Even though I’ve been absent for the past few years I’ve still been picking up some new releases and puzzles to add to my collection. A few days ago I received a parcel with the above puzzles: MoYu AoLong GT Green Body, Dreidel 3×3, and a stickerless MoYu Wheel of time.
Category : Rubik’s Cubes & Puzzles
Finally, after several years, I updated my site. I cleaned up some pages as well as added a portfolio and new resumes. The past few years have been pretty crazy both professionally and personally and I had to step away from the social world but now that I’m slowly getting back up to speed I’m hoping to do some regular updates, puzzle solutions, and other odds and ends. I have some new puzzles heading my way and collected quite a bit since I disappeared, if there are any puzzles you are struggling with let me know and I’ll try and do write up on it in the days and months to come.
This is a minimalistic guide for solving 3x3xN cuboids, where N does not equal one or three. Prior knowledge of solving a 3×3 required for higher ordered versions, preferably experience in scrambling/ solving a cube using 180 degree face turns.
Lets start at the beginning with the:
3x3x2 or Domino Cube
Hasbro released a computer game, Rubik’s Games, back in 1999. I remember playing with a computer simulation of the 3x3x2 before playing with a physical version.
The first version I’ve seen of the 3x3x2 was the Domino Cube, released by Rubik in 1983. These rare puzzles would pop up on ebay and fetch $400 back in the 90’s. I picked up my first domino cube in 2005(ish) for $50 as more and more started resurfacing. Unfortunately, now the puzzle is being knocked off and recreated by various vendors.
Back in the late 90’s early 2000’s, a member of the Twisty Puzzles forum posted a cool thread about creating 2x2x3 and 3x3x2 cuboids by attaching regular sized 3×3 pieces to a keychain cube. Many brave puzzle builders jumped on building their own cuboids by hacking their cubes apart, I too attempted to build one but mine didn’t come out all that well and ended up being fragile and falling apart…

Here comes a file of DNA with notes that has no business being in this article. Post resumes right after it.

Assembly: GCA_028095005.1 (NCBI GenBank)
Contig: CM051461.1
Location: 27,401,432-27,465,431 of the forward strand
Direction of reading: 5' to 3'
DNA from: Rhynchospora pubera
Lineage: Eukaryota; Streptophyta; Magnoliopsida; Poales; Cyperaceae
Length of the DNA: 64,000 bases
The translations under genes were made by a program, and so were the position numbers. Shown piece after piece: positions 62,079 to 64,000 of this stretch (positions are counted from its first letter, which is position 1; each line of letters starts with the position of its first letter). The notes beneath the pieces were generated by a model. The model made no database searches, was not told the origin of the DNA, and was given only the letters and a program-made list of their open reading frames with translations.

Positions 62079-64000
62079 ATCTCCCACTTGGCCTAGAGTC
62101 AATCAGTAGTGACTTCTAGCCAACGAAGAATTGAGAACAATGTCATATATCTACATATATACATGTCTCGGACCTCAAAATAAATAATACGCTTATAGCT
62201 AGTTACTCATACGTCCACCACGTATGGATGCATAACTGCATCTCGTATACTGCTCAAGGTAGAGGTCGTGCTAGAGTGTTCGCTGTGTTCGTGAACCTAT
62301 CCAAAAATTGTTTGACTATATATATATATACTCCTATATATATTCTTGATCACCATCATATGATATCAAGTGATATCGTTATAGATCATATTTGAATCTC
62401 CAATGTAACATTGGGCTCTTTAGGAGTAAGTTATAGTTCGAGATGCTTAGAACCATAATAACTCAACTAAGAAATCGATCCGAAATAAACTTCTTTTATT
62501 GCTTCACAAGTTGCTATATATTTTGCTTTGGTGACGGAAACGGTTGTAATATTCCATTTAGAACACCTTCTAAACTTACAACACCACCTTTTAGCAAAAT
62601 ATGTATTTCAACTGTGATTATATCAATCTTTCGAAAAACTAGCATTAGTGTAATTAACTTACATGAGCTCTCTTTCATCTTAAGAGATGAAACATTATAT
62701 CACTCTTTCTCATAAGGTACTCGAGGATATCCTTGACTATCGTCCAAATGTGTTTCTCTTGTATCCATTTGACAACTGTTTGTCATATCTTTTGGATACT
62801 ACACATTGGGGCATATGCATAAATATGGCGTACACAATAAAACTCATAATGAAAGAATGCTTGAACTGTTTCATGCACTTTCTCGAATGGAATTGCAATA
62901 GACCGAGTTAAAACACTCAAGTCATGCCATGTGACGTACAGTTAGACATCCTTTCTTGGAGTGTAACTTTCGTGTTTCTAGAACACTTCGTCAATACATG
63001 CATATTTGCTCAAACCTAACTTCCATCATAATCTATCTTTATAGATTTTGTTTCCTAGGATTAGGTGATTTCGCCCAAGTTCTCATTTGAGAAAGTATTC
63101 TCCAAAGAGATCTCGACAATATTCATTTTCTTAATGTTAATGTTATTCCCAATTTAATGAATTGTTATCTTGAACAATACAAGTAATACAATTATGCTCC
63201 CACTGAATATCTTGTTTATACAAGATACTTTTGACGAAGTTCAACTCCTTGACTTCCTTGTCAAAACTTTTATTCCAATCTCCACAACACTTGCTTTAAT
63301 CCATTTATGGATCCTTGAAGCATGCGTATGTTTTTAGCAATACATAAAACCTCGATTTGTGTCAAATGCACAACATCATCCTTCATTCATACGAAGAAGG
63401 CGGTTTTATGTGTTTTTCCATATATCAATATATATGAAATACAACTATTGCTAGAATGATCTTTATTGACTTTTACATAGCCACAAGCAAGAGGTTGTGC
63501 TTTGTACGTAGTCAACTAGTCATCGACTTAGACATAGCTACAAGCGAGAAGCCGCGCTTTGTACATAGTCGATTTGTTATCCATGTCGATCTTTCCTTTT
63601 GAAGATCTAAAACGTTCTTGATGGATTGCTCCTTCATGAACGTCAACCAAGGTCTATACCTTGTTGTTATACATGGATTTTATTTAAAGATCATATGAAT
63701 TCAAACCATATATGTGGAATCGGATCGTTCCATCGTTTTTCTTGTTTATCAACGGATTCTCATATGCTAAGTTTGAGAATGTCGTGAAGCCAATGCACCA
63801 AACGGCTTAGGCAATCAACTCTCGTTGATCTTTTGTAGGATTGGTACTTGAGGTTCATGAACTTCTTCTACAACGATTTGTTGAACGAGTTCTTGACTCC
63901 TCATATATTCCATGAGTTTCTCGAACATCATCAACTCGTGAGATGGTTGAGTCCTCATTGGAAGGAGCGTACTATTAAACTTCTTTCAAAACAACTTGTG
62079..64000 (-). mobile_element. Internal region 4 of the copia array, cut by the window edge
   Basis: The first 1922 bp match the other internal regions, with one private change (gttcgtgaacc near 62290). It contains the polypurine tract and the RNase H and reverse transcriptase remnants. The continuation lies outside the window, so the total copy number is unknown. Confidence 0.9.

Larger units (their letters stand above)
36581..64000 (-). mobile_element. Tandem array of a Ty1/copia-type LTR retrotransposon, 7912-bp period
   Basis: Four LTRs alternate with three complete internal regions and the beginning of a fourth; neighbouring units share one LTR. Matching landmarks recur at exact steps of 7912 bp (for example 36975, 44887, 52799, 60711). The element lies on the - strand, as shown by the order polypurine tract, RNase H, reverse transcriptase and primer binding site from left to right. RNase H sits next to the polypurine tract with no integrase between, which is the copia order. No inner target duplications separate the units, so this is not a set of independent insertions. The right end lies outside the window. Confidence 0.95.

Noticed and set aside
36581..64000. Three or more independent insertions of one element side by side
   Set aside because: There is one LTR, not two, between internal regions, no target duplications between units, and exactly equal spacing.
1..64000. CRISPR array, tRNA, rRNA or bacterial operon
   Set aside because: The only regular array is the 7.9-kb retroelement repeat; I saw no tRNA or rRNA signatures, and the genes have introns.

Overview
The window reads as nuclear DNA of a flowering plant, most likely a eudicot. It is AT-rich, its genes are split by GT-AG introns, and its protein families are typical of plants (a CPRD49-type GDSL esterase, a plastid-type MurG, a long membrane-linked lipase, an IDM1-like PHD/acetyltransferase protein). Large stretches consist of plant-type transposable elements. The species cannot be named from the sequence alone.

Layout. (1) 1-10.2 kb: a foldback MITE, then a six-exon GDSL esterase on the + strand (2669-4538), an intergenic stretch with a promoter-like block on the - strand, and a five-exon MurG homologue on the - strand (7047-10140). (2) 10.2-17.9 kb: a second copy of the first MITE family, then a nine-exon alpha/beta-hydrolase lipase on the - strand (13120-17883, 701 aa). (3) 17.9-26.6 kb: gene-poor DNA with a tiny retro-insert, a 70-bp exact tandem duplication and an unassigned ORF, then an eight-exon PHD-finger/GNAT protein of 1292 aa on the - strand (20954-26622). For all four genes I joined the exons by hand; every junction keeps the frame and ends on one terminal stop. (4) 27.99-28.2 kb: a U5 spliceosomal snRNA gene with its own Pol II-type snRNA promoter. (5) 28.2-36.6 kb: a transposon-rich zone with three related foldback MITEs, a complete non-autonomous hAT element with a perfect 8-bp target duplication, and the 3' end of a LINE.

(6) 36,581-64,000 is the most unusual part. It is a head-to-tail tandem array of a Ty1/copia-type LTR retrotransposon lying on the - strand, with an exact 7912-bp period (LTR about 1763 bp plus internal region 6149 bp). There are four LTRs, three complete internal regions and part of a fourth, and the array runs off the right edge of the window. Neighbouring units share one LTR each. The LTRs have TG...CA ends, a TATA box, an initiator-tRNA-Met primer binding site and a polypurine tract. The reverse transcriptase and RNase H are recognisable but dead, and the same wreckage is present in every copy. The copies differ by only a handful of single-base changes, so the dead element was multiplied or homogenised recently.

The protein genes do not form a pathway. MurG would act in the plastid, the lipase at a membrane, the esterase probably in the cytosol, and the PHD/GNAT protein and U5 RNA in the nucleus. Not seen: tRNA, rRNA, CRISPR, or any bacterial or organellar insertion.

But enough history, lets get to solving!
The past week or two I picked up a couple new released puzzles. Unfortunately, these new puzzles don’t offer much challenge as they are simply platonic shifts of pre-existing puzzles. The first being the Helicopter Dodecahedron.
Many puzzle enthusiasts have probably already jumped on the Helicopter Cube which was released over a year ago. Solving the Helicopter Dodecahedron doesn’t offer much more of a challenge other than more pieces to place and the newly added inner edge pieces. Though, this may not be a new addition for you if you had a chance to play with TomZ’s Curvy Copter variant. Read More…
Sorry folks for the delay, I ran into some complications with editing software for the videos. Hope these help you out
These videos reference an earlier post with the Walk-through for solving the Master Skewb: http://jakerueth.com/blog/?p=293
Solving the Edges:
Solving the Inner Corners:
On Monday I received two puzzles in the mail. One was the Tutminx by Very Puzzle and the other was the Professor Pyraminx by Mefferts. The Tutminx is kinda crazy. It comes blank and requires stickering which is kind of fun. The actually puzzle itself is a bit annoying as you have to keep track of your turns as its easy to jumble the puzzle. If you jumble the puzzle up too bad the puzzle will cease up and certain face will not move.
The Professor Pyraminx was by far, way more fun to play with. After playing with it for a few minutes in the Post Office parking lot, I came up with a fairly decent method for solving the puzzle. It may not be the best or most efficient method, but it gets the job done. Here is how I solve the Professor Pyraminx:
Well, I got my new Mosaic Cube from Mefferts today. Honestly the cube, though manufactured professionally, is still highly unstable. The puzzle exploded several times on me after the first couple turns and isn’t very easy or fun to maneuver. Which is too bad, as for a puzzle, this is a fun one to solve.
My first attempt, before the cube exploded, was to solve the corners, solve the edges, and then solve the centers. But when the pieces went flying I learned that the centers aren’t floating pieces but actually joined together to the centers on the adjacent sides. So after seeing the mechanics I realized it might be easier to solve corners, then centers, and then the edges. This solution proved to be quite efficient, and I had the puzzle solved before leaving the post office parking lot.
WOW! I haven’t been this excited in a long time! I hopped on EBAY And found these guys and before I knew it they were on my doorstep. I’ve been wanting to play with one of these for years, and even contacted some puzzle builders to build me one, but no one got back to me. These puzzles are great! They turn very smooth and are very well constructed.
This puzzle was by Andrew Cormier and is based off of some puzzles in existance today. The most notable base for this puzzle is the ultra rare Dino Cube. Throughout the years several puzzles evolved from this base, Rainbow Cube, Brain Twist, Platypus…. but anywho…. The other puzzle hidden in the depths is the Face Turning Octahedron.
Well, the package was in fact a Rex Cube and I tore through the packaging in the parking lot to scramble it up. Here is how I went about solving it: